when dealing with a film shoot/project on your property please help me to understand this wording in their contract: Owner agrees that Producer may license, assign and otherwise transfer this contract and all rights granted by Owner to Producer under this contract to any person or entity, specifically excluding the right to enter upon and use the Property, which shall not be licensed, assigned, or transferred by Producer.
Dear Sir or Madam,
Welcome to JustAnswer,
This clause states that only the Producer has the right to enter on your property and use it in the fashion provided in the contract.
And that the Producer can't license or transfer this right that he has to enter on your Property to someone else.
But it does give the Producer the ability to license or transfer all other aspects of the contract to someone else.
So, if they come upon your property to shoot a film, then as part of the contract, they have the right to use the video that they capture.
And, if they want, then can license or transfer this right to use the video to a third party.
So, to make a long story short, the Producer cannot transfer his right to come on your property, but all other rights can be transferred.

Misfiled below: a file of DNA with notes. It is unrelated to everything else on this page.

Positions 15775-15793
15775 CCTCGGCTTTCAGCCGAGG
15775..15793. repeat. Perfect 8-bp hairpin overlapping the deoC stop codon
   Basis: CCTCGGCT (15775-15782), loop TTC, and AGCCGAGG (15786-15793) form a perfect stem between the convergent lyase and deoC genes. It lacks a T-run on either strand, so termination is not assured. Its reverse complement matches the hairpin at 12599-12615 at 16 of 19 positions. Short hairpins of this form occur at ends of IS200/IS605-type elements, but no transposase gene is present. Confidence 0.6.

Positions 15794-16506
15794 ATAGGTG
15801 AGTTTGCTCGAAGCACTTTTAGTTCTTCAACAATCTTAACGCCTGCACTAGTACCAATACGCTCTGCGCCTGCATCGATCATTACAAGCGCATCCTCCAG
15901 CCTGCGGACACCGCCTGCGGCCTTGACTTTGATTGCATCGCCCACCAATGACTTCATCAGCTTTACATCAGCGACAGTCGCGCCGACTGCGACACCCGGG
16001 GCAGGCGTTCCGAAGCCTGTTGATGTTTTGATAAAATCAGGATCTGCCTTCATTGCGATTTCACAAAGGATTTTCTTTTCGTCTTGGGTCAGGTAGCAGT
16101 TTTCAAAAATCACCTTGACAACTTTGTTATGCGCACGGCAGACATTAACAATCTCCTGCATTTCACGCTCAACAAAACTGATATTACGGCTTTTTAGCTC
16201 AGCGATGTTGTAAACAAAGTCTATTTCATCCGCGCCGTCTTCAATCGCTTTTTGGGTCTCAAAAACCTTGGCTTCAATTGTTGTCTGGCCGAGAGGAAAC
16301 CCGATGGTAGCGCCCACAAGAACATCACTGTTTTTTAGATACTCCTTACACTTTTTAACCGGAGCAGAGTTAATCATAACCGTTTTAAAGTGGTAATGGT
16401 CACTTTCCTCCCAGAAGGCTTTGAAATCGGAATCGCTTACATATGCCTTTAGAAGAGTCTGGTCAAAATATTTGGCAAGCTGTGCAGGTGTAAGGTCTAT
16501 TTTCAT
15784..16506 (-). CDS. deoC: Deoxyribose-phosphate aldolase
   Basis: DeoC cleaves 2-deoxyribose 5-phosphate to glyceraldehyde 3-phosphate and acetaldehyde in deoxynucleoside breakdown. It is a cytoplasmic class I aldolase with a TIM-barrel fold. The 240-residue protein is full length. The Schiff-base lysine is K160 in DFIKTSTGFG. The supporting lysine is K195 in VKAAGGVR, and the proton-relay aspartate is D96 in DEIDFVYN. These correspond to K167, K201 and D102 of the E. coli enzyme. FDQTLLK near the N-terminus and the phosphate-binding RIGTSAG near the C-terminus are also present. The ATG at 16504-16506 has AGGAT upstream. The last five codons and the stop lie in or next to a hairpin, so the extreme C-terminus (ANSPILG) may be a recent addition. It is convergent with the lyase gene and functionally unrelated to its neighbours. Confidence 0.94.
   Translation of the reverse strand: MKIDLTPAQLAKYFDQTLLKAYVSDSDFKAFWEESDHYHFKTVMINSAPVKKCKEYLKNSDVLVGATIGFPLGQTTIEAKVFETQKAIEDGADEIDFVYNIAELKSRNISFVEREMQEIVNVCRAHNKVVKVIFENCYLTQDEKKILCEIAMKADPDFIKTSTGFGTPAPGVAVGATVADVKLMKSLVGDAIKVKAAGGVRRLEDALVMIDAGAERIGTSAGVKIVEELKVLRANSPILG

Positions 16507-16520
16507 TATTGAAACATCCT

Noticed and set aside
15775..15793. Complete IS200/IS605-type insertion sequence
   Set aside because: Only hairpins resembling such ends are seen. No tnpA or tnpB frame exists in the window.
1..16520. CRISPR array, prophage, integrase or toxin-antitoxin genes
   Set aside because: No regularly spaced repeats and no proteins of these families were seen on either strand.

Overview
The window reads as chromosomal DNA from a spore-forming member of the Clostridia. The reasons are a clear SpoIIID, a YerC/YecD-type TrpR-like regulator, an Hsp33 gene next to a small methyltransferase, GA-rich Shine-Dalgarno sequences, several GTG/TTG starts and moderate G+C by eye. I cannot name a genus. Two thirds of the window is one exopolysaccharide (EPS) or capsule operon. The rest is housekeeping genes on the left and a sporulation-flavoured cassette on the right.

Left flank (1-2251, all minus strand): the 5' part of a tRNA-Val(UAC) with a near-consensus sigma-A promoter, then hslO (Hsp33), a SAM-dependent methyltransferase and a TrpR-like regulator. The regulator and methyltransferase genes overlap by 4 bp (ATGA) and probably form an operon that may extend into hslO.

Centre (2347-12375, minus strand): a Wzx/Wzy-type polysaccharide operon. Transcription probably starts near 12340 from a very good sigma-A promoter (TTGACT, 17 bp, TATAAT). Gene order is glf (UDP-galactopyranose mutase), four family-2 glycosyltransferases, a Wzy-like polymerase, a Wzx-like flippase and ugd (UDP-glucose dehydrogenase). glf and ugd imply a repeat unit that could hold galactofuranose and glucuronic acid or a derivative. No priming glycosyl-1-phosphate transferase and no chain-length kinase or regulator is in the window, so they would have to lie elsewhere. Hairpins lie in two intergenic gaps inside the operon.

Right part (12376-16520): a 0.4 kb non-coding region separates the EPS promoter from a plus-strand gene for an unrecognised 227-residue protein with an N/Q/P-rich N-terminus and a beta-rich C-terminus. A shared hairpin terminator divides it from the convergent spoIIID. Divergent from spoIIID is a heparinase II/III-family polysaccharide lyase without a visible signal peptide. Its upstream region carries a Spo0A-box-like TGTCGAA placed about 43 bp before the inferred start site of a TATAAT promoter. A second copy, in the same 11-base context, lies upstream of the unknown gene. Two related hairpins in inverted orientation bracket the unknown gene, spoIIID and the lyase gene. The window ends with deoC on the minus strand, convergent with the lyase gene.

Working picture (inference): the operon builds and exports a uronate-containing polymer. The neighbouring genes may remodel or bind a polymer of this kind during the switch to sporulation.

Hope this helps.
Kindly accept so that I can be credited with the above assistance.
I am not interested in the project rights but want to ensure that the property has been completely protected that the Producer and whoever they may transfer the rights or license. Does this clause reflect my intention?
Perhasp I should say I am not interested in infringing on the project/producer's rights
The contract does not make any mention of the owner having the rights to any part of the project, the contract is only involved with the property rental, the use of the property, and the cost of the rental. This is why it seems confusing to all of a sudden start extend the contract to beyond the scope of the contract. Is this necessary?
It is impossible for me to tell without reviewing the entire contract.
Of course, this is beyond the scope of this service.
However, the contract almost certainly deals with the rights of the Producer to use the imagery depicting your property. That is what the assignability almost certainly relates to.
The right to actually enter upon the property is personal to the Producer and cannot be assigned.
But as I say, the contract does grant rights to use the video and images depicting your property. They couldn't actually use the film depicting your property otherwise without risk of you making a claim. It is these rights that are assignable.
Hope this clarifies
Experienced Litigation Lawyer in Ontario since 1999 and NY since 1997